The World of the Neo-Hittite Kingdoms: A Political and Military History. By TREVOR BRYCE. Oxford: Oxford University Press, 2012. Pp. xiii + 356, illus. $135.
After the collapse of the Late Bronze Age Hittite kingdom in the early twelfth century B.C., a number of smaller kingdoms formed in its former territories in southeastern Anatolia and northern Syria that carried on the royal Hittite traditions of architectural sculpture and monumental inscriptions written in Hieroglyphic Luwian. These Iron Age states of the twelfth to eighth centuries B.C. are conventionally known as the Neo-Hittite kingdoms. Though their native monuments have been known to scholars since the nineteenth century, the political history of these kingdoms was until the last few decades available only from the scattered references in the records of their conquerors the Assyrians, due to the obscurity of the Luwian script and language. It is a testament to the pioneering work on the decipherment of Luwian and publication of the ever-growing number of known inscriptions by J. David Hawkins and other scholars since the mid-twentieth century that a book such as that reviewed here can now be written, as fragmentary as our understanding of these kingdoms may still be.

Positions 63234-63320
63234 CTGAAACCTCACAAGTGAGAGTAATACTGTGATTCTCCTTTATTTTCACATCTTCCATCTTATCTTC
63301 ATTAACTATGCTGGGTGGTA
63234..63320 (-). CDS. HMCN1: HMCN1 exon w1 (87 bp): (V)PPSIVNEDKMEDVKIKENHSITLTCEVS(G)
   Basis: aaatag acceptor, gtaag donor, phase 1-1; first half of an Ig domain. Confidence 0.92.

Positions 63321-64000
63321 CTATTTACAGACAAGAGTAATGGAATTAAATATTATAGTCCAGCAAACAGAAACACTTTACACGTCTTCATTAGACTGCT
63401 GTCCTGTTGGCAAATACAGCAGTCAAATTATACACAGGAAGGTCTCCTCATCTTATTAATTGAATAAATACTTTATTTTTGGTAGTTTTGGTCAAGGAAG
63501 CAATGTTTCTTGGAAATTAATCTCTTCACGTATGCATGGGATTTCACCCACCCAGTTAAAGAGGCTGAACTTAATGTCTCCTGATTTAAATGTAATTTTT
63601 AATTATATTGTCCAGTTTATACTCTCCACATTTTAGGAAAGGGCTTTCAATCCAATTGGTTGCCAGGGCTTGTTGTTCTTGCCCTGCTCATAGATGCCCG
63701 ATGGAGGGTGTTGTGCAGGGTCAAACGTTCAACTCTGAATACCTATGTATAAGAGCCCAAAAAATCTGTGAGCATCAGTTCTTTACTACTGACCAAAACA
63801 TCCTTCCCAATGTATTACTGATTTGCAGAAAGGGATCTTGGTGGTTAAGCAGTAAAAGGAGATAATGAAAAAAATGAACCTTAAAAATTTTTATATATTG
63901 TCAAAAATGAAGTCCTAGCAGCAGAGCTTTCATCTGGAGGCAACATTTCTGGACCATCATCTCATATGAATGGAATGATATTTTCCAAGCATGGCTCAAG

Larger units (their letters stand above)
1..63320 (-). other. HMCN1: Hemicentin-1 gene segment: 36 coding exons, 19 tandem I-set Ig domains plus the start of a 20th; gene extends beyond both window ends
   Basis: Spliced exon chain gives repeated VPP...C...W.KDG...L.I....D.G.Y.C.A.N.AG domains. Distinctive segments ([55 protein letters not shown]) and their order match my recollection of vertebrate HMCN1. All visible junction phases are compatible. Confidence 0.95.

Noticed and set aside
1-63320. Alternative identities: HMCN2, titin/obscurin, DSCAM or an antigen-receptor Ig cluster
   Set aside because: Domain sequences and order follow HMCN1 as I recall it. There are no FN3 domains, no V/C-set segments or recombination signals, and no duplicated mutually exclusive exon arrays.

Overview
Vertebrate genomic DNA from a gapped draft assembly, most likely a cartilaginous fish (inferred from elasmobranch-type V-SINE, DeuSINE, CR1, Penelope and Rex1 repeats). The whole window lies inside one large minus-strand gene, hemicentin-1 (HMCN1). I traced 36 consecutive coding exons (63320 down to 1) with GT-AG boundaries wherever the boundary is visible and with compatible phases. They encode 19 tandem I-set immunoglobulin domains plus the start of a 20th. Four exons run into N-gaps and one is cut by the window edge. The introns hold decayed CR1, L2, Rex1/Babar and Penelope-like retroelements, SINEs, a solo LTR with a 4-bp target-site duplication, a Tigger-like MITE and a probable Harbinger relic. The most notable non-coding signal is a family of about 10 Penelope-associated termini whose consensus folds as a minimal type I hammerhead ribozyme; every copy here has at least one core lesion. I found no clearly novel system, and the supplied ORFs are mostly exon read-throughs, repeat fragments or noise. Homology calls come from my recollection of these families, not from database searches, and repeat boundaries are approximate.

This book is the third in Bryce's successful series of monographs on the Hittite world, following The Kingdom of the Hittites (1998; 2nd ed. 2005) and Life and Society in the Hittite World (2002). In this book Neo-Hittite history receives its first monographic treatment in English, making it accessible to a much wider audience than ever before. It is aimed primarily at students and interested lay people, with several chapters devoted to the historical context of these kingdoms amongst the other polities and cultures with which they interacted. As always, Bryce is an engaging writer, and the book is easy and pleasant to read, making even familiar material fresh again.
Following an introduction that lays out the scope and aims of the book, part I contains four chapters of introductory material. Chapter 1, "The End of an Era," begins with an evocative imagined description of the final abandonment of Hattusa by the last Hittite king Suppiluliuma II (pp. 9-11). Bryce proceeds with a useful discussion of the fairly recent discovery that in the Hittite New Kingdom the establishment of cadet lines of the Hittite royal family to rule newly conquered territories, in combination with dynastic conflict, had sown the seeds for...